6. Repeat step five if more photographs are required, always allowing the fish to revive between each set of pictures.
  7. Revive the fish again and wait for a strong kick-off before release. During a good release, the fish can’t be restrained by hand.

The Data

One of the most commonly held misconceptions of C&R angling is that after release, the fish will survive. Anglers who see the fish swim away think it will be fine. Studies show, however, that after exercise, mortality in rainbow trout occurs four-to 12-hours after release (R. A. Ferguson and B. L.Tufts, 1992). There is no way of knowing if the fish you released survived, of course, unless there are recognizable markings on the fish and the fish is caught again… but then the same vicious cycle of stress and handling starts over. The Ferguson and Tufts study shows that fish that have been exercised to the point of exhaustion and are held out of the water for 30 seconds have only a 62 percent chance of survival. Fish that are exercised to exhaustion and held out of the water for 60 seconds have a 28 percent chance of survival.

When releasing a fish, try to keep it in the water at all times. If a photograph is needed, the fish should not be lifted from the water for more than a few seconds. When releasing a fish, try to keep it in the water at all times. If a photograph is needed, the fish should not be lifted from the water for more than a few seconds.

These are disturbing findings for C&R fishermen. When I first read this article, I was honestly blown away. I had heard of several “studies” and published opinions of other anglers that suggested a figure of 10 percent; however, those studies and opinions have turned out to be based on hearsay and anecdotal evidence rather than research. These C&R considerations and issues of fish survivability become even more complex when fishing from a boat. When trying to identify “best practices” in those circumstances, I still think anglers can be more effective in fish-handling by putting their fish in the water immediately after landing them. Allowing fish to contact the bottom of a boat or placing them in an unfilled live well are not C&R best practices. By contrast, many trolling anglers on Lake Pend Oreille revive their fish in a live-well. This is easy and effective if the live-well has flowing water, if it is large enough for a fish to easily fit in, and if the fish doesn’t spend too much time in the live-well. Fish should go straight into a full live-well before pictures or remain in the water until the live-well is full.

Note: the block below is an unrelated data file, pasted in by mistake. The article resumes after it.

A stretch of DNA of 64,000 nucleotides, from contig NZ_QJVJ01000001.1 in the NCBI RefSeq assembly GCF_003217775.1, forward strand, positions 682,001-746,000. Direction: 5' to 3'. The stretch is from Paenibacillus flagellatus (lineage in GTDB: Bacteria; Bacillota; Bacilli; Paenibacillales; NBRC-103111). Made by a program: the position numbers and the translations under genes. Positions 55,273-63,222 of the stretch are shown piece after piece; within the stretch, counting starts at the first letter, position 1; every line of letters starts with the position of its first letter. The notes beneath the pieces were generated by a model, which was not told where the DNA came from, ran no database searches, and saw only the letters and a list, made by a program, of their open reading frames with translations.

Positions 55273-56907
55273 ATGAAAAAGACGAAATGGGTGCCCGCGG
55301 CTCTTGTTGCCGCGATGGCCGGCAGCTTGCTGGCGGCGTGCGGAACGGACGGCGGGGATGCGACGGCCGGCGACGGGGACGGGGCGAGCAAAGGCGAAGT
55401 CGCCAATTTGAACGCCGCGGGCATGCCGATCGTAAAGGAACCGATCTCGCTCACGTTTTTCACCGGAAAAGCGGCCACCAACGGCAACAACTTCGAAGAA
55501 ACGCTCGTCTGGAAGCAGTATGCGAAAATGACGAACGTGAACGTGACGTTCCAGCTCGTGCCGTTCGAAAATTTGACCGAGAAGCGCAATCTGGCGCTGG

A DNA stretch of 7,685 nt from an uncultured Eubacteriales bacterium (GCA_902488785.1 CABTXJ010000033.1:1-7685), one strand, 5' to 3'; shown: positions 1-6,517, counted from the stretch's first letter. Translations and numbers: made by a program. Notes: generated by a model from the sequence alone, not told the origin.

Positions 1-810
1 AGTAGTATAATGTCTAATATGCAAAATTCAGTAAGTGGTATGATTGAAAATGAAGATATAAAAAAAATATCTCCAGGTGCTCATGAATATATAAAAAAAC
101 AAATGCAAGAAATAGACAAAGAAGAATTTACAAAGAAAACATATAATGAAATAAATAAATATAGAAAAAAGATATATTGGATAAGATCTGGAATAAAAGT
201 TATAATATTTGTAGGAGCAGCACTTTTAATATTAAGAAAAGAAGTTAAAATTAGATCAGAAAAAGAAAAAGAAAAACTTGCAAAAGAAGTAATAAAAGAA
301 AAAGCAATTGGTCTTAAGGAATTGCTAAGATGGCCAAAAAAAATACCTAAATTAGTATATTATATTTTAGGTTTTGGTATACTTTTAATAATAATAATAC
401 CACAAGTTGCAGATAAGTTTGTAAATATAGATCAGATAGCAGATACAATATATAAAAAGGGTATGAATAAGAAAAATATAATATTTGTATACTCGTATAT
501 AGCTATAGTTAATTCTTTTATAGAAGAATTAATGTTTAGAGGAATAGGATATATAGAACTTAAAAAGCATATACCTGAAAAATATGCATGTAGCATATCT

Conclusions

“Best Practices” of C&R help preserve the fishing resource. When fishing specifically for rainbow trout, anglers should adopt these fish-handling practices to improve fish survival rates. The purpose of this article is to help anglers who value the resource to preserve and protect rainbow fisheries for future generations. I hope this helps all anglers, whether fly fishing on a river or trolling for rainbows in a lake, to better understand rainbow trout and to better conserve this resource.

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Assistant Manager at North 40 Outfitters
I grew up in eastern Washington fishing or hunting every chance I could. My hobbies quickly turned into addictions and I was constantly on the Columbia River swinging flies for steelhead. I headed to the westside to attend college and receive a degree in physics. This proved to be difficult due to the new addiction of spey casting to steelhead on the rivers of western Washington. After graduating, I moved to Sandpoint, ID where I married my college sweetheart. I opened my own fly shop and ran it successfully for 6 years until I merged with Big R Fly Shop. Now my days are spent loving the outdoors, with my wife and two boys, who certainly got bit by the fishing bug, and teaching anglers to enjoy the sport of fly fishing and spey casting.